Ryanair has released its financial report for the first quarter of 2022 and, for the first time since the pandemic begun, they are making a profit. Despite all the adversities of this year, the war and several strikes across Europe, the airlines turned a net profit of €170 million.
This is a clear improvement compared to last year’s Q1, when the company had a net loss of €273 million. The overall revenue increased by 602%, from just €0.37 billion last year to €2.6 billion this year. And although traffic numbers were in fact 9% higher than pre-covid, increasing from just 8.1 million in 2021 to 45.5 million in 2022, the net profit is still €243 million lower than the one in 2019.
The airline attributes the success to lowering the prices of plane tickets, which encouraged travellers to book with Ryanair. Another factor that CEO Michael O’Leary says helped the recovery is the decision to keep most of the staff, but lower their wages. This has sparked some controversy lately, as pilots in Belgium and France have been striking citing under minimum wage pay. O’Leary however says that “accelerated pay restoration agreements have been agreed with Unions representing over 80% of our pilots and approx. 70% of our cabin crews across Europe”.
The airline has also revealed that Russia’s invasion of Ukraine had a big impact on the Easter season “Russia’s invasion of Ukraine in February damaged Easter bookings and fares. As such, average fares were down 4% on the same quarter pre-Covid”.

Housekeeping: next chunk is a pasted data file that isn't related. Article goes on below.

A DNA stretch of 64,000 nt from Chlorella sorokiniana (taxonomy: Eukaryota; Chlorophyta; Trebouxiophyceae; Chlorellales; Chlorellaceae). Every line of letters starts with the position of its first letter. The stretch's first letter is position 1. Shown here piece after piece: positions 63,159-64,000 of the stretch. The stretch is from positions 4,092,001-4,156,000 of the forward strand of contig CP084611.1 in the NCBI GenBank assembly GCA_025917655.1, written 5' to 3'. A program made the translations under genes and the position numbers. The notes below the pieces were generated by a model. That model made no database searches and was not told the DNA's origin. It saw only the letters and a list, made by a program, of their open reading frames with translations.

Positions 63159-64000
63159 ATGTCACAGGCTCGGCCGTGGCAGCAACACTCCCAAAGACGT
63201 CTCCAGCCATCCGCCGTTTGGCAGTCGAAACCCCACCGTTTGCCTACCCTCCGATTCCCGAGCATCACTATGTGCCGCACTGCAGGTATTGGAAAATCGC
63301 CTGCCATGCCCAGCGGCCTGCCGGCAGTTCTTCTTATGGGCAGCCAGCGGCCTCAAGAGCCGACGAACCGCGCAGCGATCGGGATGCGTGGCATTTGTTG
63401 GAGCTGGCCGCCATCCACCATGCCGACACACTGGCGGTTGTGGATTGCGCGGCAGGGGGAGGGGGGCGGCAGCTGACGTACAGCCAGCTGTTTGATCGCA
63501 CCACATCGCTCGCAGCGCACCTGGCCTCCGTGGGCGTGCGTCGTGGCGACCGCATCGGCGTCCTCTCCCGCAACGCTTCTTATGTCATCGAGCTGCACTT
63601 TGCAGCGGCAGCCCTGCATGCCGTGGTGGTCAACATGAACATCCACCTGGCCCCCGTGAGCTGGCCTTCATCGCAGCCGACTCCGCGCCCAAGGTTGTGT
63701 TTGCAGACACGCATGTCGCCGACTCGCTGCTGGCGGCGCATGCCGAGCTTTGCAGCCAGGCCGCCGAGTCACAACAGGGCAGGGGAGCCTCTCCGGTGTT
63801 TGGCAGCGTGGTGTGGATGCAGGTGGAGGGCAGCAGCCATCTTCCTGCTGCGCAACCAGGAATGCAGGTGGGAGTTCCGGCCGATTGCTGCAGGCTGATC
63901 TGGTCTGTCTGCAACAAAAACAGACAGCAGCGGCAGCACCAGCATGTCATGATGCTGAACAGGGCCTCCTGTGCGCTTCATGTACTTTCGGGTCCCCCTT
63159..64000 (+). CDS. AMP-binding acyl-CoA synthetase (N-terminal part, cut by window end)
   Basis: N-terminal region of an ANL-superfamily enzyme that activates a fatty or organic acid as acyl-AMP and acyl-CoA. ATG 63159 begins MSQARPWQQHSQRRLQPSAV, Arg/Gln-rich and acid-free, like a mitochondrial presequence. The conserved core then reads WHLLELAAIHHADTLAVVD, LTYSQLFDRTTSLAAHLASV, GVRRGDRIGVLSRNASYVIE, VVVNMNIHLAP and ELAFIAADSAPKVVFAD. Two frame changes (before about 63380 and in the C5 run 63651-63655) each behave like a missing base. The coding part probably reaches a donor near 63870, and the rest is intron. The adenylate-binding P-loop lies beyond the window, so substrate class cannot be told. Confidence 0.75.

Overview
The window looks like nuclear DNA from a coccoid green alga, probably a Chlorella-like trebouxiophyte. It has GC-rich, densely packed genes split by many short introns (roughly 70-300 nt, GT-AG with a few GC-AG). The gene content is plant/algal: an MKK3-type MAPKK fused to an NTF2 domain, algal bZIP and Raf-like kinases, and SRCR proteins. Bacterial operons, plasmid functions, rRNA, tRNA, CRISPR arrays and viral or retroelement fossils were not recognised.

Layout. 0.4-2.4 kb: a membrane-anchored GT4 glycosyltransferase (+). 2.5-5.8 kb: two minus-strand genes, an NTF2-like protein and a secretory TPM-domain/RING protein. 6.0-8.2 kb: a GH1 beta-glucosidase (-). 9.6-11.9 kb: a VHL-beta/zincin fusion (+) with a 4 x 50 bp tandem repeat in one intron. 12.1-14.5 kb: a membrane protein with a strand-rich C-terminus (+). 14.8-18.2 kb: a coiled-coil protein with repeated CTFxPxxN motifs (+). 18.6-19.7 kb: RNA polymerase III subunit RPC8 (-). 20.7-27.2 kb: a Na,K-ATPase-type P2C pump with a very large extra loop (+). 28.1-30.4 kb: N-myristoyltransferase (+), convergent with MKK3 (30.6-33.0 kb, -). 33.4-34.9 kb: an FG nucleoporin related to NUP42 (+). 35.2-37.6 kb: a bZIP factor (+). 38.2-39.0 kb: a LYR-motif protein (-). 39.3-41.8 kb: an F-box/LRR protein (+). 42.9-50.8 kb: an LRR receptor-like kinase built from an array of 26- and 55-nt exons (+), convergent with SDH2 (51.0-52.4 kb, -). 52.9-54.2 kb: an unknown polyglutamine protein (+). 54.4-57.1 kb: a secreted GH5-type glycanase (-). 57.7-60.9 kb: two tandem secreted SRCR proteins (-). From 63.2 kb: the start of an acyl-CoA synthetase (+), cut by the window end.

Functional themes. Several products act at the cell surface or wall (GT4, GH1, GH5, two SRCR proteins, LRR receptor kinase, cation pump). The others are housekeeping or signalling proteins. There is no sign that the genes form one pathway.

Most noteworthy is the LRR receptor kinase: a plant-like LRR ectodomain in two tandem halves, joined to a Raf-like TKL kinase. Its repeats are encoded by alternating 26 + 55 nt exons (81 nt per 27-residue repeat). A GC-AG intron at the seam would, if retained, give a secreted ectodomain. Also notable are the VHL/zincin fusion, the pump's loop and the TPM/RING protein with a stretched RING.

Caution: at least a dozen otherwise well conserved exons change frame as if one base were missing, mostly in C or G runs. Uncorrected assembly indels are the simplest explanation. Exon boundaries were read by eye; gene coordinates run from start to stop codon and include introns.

At the same time, Ryanair highlighted their commitment to the environment saying that this summer they “are operating 73 new B737 “Gamechanger” aircraft, delivering 4% more seats yet burning 16% less fuel and cutting noise emissions by up to 40%. Passengers flying across Europe who switch to Ryanair (from high-fare legacy airlines) can reduce their environmental footprint by up to 50% per flight.”
Furthermore, they are increasing their sustainable aviation fuel (SAF) usage. One third of all the flights from Amsterdam Schiphol Airport are powered by a 40% SAF blend, while the airline aims to power 12.5% of their flights using SAF and cut their CO₂ per pax/km by 10% to 60 grams by 2030.
While we remain hopeful that the high rate of vaccinations in Europe will allow the airline and tourism industry to fully recover and finally put Covid behind us, we cannot ignore the risk of new Covid variants in Autumn 2022.Michael O’Leary, Ryanair CEO
Lastly, O’Leary expressed caution for the rest of the year, highlighting how the Omicron variant and the war have shown how fragile the industry is. Consequently, they are unable to give a forecast for the rest of the year, as “the strength of any recovery will be hugely dependent upon there being no adverse or unexpected developments”.